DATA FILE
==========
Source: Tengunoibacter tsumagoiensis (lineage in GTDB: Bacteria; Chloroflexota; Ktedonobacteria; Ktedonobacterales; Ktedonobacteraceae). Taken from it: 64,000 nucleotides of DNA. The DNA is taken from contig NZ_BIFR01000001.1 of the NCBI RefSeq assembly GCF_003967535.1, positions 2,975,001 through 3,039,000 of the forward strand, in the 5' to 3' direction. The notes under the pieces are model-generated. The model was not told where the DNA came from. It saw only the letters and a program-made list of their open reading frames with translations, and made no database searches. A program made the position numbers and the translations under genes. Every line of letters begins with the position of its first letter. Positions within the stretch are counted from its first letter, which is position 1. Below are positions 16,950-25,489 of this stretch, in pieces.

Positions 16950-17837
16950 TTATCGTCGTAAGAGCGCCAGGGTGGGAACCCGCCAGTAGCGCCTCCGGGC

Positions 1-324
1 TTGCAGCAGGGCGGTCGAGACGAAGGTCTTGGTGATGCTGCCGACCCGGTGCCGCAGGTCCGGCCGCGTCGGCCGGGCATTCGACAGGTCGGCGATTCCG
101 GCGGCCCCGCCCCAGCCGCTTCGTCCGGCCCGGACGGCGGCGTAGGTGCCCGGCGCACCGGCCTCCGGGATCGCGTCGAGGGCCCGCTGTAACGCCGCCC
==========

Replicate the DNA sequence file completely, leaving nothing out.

Source: Tengunoibacter tsumagoiensis (lineage in GTDB: Bacteria; Chloroflexota; Ktedonobacteria; Ktedonobacterales; Ktedonobacteraceae). Taken from it: 64,000 nucleotides of DNA. The DNA is taken from contig NZ_BIFR01000001.1 of the NCBI RefSeq assembly GCF_003967535.1, positions 2,975,001 through 3,039,000 of the forward strand, in the 5' to 3' direction. The notes under the pieces are model-generated. The model was not told where the DNA came from. It saw only the letters and a program-made list of their open reading frames with translations, and made no database searches. A program made the position numbers and the translations under genes. Every line of letters begins with the position of its first letter. Positions within the stretch are counted from its first letter, which is position 1. Below are positions 16,950-25,489 of this stretch, in pieces.

Positions 16950-17837
16950 TTATCGTCGTAAGAGCGCCAGGGTGGGAACCCGCCAGTAGCGCCTCCGGGC

Positions 1-324
1 TTGCAGCAGGGCGGTCGAGACGAAGGTCTTGGTGATGCTGCCGACCCGGTGCCGCAGGTCCGGCCGCGTCGGCCGGGCATTCGACAGGTCGGCGATTCCG
101 GCGGCCCCGCCCCAGCCGCTTCGTCCGGCCCGGACGGCGGCGTAGGTGCCCGGCGCACCGGCCTCCGGGATCGCGTCGAGGGCCCGCTGTAACGCCGCCC